Despite Promises of Long-Term Solutions, President Looks to Short-Term Political Gimmicks To Lower Gas Prices

March 16, 2012

The president this week continued to tout his so-called "all-of-the-above" energy strategy, but even as the White House has pushed an all out media blitz on gas prices over the past month, the American people still aren't buying it - nearly two thirds of Americans are unhappy with the president's performance. In the face of public frustration and continued high prices, the president appears to now be turning to short-term political gimmicks instead of lasting policy solutions.

In a speech yesterday the president denied that more drilling would reduce prices, yet media reports suggest he is close to securing a deal to release oil from the strategic petroleum reserve—a clear admission that more supply will impact prices. The president also claimed that drilling was at a "record high" under his administration, yet he failed to mention that production on federal lands actually declined from 2010 to 2011 by 14 percent. Once again, the president's rhetoric fails the facts....

Tapping the SPR presents an easy target to score political points, but will do little to combat rising prices over the long-term. When President Obama tapped the SPR last summer, prices were back up within a week. The SPR was intended for emergencies only and was not meant to be a market manipulation tool.

If the president truly embraces an "all-of-the-above" plan, he should call on the Senate to pass some of the bipartisan House bills, which expand access to North American energy sources. Instead, the president lobbied the Senate to block approval of the Keystone XL pipeline. By carrying secure oil from Canada, the Keystone pipeline would present a lasting solution to supply disruptions in the Middle East. The longer we wait for this pipeline the longer we remain vulnerable to political events on the other side of the world.

In Case You Missed It…

Using the Strategic Petroleum Reserve Like a Spigot
National Journal, March 15, 2012
By Coral Davenport

In the 36 years since Congress voted to create a Strategic Petroleum Reserve, U.S. presidents have tapped the nation's emergency oil stockpile only three times.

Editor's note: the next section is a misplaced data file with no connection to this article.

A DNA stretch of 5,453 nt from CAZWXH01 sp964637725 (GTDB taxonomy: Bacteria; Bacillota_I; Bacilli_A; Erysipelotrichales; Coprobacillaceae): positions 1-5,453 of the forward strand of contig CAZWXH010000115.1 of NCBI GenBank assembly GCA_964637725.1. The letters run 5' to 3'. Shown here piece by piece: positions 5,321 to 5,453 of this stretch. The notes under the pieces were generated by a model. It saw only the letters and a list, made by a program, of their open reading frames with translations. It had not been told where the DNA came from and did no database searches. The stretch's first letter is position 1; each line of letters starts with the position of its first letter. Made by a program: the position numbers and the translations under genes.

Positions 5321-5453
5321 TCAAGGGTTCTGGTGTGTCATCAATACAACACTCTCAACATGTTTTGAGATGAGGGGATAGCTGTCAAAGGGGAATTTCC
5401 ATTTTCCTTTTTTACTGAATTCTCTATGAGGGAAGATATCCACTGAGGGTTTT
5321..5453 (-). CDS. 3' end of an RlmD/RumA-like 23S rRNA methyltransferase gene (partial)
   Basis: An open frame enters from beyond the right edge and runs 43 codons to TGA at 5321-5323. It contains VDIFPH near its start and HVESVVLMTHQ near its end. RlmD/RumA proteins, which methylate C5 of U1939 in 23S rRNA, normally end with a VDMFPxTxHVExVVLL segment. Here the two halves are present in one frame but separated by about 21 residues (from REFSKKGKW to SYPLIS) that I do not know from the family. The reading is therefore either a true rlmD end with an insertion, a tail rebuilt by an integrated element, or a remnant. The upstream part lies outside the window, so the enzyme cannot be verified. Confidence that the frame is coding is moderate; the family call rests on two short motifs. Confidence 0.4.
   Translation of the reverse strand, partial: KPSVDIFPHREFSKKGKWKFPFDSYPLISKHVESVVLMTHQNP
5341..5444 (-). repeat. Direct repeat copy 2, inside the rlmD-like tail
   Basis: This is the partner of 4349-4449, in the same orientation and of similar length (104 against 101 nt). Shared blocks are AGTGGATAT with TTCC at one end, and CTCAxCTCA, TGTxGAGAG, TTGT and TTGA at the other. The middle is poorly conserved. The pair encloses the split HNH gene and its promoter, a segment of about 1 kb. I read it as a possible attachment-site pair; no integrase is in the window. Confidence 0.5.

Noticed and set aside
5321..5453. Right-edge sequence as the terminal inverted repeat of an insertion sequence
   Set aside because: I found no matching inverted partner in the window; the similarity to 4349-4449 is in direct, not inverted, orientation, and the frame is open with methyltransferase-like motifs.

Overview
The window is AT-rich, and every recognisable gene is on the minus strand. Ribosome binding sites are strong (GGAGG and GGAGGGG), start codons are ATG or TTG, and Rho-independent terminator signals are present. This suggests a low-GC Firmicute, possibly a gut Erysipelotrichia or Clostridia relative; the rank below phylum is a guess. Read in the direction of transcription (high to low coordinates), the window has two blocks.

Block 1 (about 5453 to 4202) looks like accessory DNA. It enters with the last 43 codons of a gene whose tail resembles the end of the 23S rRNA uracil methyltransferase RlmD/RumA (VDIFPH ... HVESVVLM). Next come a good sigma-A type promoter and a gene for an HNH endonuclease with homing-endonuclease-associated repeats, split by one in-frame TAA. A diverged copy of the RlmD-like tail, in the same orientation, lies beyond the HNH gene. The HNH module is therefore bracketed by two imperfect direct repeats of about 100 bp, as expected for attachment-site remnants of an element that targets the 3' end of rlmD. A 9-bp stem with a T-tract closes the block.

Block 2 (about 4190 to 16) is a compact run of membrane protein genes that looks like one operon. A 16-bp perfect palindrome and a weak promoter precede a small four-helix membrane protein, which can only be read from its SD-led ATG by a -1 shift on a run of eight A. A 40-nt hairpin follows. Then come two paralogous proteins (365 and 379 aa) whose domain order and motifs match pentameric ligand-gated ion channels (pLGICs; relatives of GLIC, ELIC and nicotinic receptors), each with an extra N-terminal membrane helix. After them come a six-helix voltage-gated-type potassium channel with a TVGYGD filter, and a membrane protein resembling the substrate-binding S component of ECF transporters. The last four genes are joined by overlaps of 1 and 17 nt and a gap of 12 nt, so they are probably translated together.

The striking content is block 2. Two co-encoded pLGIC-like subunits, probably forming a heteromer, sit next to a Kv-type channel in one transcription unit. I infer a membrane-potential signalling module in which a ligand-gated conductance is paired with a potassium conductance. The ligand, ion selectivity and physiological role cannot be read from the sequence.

But in recent years, as gasoline prices have soared, lawmakers, particularly Democrats, have regularly demanded the release of SPR supply to ease pain at the pump—a move that could also have the short-term political effect of blunting GOP attacks on President Obama.

"It's like an annual event now. It didn't used to be, but we're in a world with much more volatile oil prices," said Michael Levi, an energy expert at the Council on Foreign Relations. Experts predict Obama has set a precedent for presidents to use the SPR as a tool to lower gas prices. That's at odds with the reserve's legal statue, which says that oil is to be released only in the event of a "severe supply disruption."... And experts say that using the SPR more often could weaken the impact the fresh supply would have on the market.

"Adding cheap oil to the system can jack it up like a sugar high for a little while, and then it wears off," said Kevin Book, an analyst at ClearView Energy Partners. "Before, the reserve was just for a rainy day. The effect of using it as a spigot, a price-relief mechanism—traders will very quickly price that in. Then its power to reset prices is limited."

But it's already possible that Obama—who released 30 million barrels of oil from the reserves last year in the wake of a price spike following the Arab Spring—could become the first president to tap the reserves twice.

Obama has been hammered politically as oil and gas prices rise in part due escalating U.S. tension with Iran over its nuclear programs. On Thursday, Reuters reported... that Obama had discussed a coordinated release of strategic petroleum reserves in a meeting with British Prime Minister David Cameron, although White House press secretary Jay Carney said only that "energy issues" were among the topics the two discussed…

Read the full article online here.

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